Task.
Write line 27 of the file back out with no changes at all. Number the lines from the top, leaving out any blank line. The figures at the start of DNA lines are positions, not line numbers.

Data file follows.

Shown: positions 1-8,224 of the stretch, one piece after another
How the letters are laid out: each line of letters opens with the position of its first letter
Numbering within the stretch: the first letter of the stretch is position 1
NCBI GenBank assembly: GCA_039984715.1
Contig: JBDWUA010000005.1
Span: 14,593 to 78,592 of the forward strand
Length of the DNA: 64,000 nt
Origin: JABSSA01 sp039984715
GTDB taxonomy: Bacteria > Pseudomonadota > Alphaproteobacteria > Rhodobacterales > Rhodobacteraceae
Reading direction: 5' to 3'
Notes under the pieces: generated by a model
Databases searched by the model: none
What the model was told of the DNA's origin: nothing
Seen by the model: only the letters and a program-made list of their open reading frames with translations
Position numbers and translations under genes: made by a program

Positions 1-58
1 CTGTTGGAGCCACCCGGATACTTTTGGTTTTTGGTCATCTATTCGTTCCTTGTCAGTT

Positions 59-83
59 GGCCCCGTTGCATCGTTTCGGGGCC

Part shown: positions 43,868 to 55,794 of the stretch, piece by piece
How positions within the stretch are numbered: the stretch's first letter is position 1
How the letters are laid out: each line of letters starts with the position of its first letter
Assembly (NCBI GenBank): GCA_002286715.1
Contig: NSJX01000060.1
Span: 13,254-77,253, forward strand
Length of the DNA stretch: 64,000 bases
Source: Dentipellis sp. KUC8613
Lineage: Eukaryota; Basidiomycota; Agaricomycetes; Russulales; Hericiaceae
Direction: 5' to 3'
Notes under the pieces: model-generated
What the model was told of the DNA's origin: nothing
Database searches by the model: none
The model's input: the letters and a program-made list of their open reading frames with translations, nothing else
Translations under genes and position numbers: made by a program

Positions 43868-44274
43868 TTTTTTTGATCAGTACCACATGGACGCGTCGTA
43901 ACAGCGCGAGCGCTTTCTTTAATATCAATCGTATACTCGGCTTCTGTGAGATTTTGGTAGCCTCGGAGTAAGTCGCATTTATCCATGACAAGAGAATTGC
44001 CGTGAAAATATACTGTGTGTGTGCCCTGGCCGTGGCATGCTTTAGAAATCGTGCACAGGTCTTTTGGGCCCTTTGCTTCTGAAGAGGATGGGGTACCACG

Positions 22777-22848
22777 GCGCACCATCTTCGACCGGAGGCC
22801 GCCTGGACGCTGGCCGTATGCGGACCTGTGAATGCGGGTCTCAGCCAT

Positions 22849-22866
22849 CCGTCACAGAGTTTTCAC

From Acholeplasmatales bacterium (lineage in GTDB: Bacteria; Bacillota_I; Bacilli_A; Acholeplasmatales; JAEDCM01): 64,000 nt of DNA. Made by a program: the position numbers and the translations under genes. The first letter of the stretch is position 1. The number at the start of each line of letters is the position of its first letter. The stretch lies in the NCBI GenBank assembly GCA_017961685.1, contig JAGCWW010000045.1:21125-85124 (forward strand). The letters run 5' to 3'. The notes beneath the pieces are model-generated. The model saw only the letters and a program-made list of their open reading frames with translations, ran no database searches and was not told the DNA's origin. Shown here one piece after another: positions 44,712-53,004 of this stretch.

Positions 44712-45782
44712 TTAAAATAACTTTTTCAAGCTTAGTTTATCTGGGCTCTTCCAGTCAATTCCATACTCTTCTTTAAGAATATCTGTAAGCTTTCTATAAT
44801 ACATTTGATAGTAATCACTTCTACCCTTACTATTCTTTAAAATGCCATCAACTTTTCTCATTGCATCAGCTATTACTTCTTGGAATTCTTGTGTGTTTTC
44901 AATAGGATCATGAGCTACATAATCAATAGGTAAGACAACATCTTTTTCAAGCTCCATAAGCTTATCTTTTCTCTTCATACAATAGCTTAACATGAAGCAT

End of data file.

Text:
Source: Dentipellis sp. KUC8613